Barbara Rush has been a professional artist since 2007, a gallery owner since 2009, and an animal lover her entire life.
Nationally Renown Animal Artist, Barbara Rush, is a very colorful and structured award winning acrylic artist. Her work has been influenced by cubist artists such as Picasso, Albert Gleizes, Juan Gris, and Jean Metzinger, but her style, GeoCubism, is uniquely her own.
In 2004, after attending a museum exhibit (at The High Museum, Atlanta GA) featuring master cubists, Ms. Rush was so struck by the essence of the cubists’ deconstruction of their subjects, that she was inspired to begin drawing again, after a five year hiatus from art.
Her deep connection to animals, and love of the horse, led her to explore complementary curves and juxtaposed angles within the body of the horse. Compelled to restructure and emphasize what the horse would look like as it shifted with each position of its body, she spent two years developing the ideas for the basis of her paintings, and painted only horses for the first five years of her style.
Her experience as a graphic designer led her to test a variety of grids until she discovered connections in the shapes that reinforced the anatomy of her subjects. Her love of finding shapes and forms within her subject matter is easily discernible within every painting she creates.
When creating her art she always completes the backgrounds first, using heavy bodied acrylics with impasto techniques and dry brush, or glazes, to finish the layers. She allows herself complete freedom in the background in contrast to the tight forms that are used to convey her subject matter. Designs of her subjects are created on paper, once they are complete, she transfers her sketches to the canvas. Merging the elegant geometric compositions of horses, florals, or other creatures onto the loose backgrounds.
Ms. Rush then applies colors into the heavily gridded shapes, or curves, that in the same moment break apart and hold the subject matter together. Quill brushes (not masking tape) are used to create precise lines and curves. She enjoys leaving a space between the shapes to allow the background to pass through, reminding us that although our world appears to be solid there is a life force that exists, between our molecules, creating movement within all things. Life is molded from lines and shapes, capturing the essence of its energy on the canvas.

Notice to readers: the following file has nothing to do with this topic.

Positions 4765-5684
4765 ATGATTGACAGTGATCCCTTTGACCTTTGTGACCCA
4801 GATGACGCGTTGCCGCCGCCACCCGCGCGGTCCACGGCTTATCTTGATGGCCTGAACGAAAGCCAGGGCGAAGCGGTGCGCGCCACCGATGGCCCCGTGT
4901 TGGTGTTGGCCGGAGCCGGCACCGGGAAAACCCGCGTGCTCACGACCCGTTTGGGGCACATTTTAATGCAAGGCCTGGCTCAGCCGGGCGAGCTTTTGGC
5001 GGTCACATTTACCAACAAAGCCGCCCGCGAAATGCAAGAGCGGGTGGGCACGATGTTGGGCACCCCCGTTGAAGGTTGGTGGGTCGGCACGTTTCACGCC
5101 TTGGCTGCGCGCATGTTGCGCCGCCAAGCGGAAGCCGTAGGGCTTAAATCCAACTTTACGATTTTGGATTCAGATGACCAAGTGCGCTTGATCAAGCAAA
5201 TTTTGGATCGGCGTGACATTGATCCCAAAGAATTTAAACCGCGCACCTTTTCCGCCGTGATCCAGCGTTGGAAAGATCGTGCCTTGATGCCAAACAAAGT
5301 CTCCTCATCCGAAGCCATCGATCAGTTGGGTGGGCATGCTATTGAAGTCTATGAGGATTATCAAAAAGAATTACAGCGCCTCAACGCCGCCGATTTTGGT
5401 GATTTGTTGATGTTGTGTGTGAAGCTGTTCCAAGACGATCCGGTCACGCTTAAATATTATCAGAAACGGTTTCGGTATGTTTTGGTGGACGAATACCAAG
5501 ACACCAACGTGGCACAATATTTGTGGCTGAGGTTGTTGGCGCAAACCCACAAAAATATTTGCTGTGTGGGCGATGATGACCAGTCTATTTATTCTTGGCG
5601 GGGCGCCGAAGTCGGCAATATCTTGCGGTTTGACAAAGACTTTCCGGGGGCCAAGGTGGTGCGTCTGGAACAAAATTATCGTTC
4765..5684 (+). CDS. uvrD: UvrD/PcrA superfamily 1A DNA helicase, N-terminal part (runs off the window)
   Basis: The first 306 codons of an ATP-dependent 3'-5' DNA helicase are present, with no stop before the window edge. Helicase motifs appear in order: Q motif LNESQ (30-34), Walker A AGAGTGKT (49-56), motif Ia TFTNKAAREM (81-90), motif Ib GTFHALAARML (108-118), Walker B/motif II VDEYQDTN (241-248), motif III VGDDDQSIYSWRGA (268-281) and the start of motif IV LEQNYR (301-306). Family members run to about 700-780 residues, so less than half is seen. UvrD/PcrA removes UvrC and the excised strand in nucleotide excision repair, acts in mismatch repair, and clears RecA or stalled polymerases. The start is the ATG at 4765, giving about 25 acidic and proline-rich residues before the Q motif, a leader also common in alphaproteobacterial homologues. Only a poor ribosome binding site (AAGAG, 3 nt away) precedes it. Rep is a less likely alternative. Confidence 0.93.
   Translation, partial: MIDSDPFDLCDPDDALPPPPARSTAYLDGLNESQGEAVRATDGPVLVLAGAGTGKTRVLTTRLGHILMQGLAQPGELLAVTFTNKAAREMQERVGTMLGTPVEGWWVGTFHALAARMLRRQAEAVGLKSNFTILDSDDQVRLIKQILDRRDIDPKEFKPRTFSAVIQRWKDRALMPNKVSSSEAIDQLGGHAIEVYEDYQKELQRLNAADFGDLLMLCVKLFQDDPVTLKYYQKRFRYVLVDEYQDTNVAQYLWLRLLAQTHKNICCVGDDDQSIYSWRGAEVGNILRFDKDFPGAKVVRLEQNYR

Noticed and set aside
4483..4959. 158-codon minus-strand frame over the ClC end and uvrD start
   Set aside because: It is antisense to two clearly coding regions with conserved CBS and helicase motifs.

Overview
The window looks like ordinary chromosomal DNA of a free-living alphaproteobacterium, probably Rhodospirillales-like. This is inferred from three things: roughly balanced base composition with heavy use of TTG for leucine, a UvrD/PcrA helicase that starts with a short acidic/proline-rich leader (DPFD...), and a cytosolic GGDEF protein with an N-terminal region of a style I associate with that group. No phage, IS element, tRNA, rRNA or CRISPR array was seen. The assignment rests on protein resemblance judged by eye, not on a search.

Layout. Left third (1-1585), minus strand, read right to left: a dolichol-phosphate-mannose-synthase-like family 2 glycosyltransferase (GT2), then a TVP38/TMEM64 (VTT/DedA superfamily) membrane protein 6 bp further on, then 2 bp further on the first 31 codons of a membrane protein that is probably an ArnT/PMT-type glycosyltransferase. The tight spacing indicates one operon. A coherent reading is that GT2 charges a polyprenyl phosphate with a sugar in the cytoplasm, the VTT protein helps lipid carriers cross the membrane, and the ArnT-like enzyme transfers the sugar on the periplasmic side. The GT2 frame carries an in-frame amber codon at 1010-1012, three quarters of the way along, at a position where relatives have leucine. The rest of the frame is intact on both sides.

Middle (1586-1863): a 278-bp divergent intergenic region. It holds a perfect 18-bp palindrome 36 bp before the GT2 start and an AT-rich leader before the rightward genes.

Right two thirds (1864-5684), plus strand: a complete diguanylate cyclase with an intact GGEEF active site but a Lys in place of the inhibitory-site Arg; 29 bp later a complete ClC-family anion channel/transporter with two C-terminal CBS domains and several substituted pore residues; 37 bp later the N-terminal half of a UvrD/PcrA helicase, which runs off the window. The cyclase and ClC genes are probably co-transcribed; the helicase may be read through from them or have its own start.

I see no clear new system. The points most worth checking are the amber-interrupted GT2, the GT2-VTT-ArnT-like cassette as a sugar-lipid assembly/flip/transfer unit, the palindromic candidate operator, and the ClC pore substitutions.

All in all, Ms. Rush’s unique way of connecting with her subject matter, combined with her unique style, bold colors, and analytical analysis of interlocking shapes, make her paintings resonate with vitality and significance in the art world.
The result is what she calls “GeoCubism” and it is the way she has been painting since 2006.
Well as life would have it little Roswell, GA is growing up and a developer purchased the property where my gallery, Synergy Fine Art, has been since 2007. We closed our doors on September 1, 2018. But fear not! LOL…even in a pandemic you can shop online and watch videos of me talking about my art on my FB page @BarbaraRushArt 🙂
Over the years she has had the privilege of many animal companions. One of her first pets was a guinea pig named Twinkles who would follow her all around the house and even on adventures outside around the yard. She learned, from her Mother, to raise and release animals so when she found an orphaned possum it became a cherished companion before it grew up and was released on a strawberry farm. She talked her father into giving one of his prized pointer puppies to her at an early age and enjoyed taking her dog, Frito, on long walks in the woods, bike rides and having Frito jump courses in the backyard.
Her family always had cats, quail, and litters of hunting dogs…her brother even had a chicken coop in the backyard. She road horses at the local riding academy, raised tropical fish and even had a pigeon that would ride on the windshield wipers of her car, fly home to greet her, peck at her bedroom window at dawn, and come when she called it…really.
After the passing of her last three cats, all half-Siamese sisters, Daisy (12), Lily (16), and Daphne (17), she has decided to foster animals from the Atlanta Humane Society.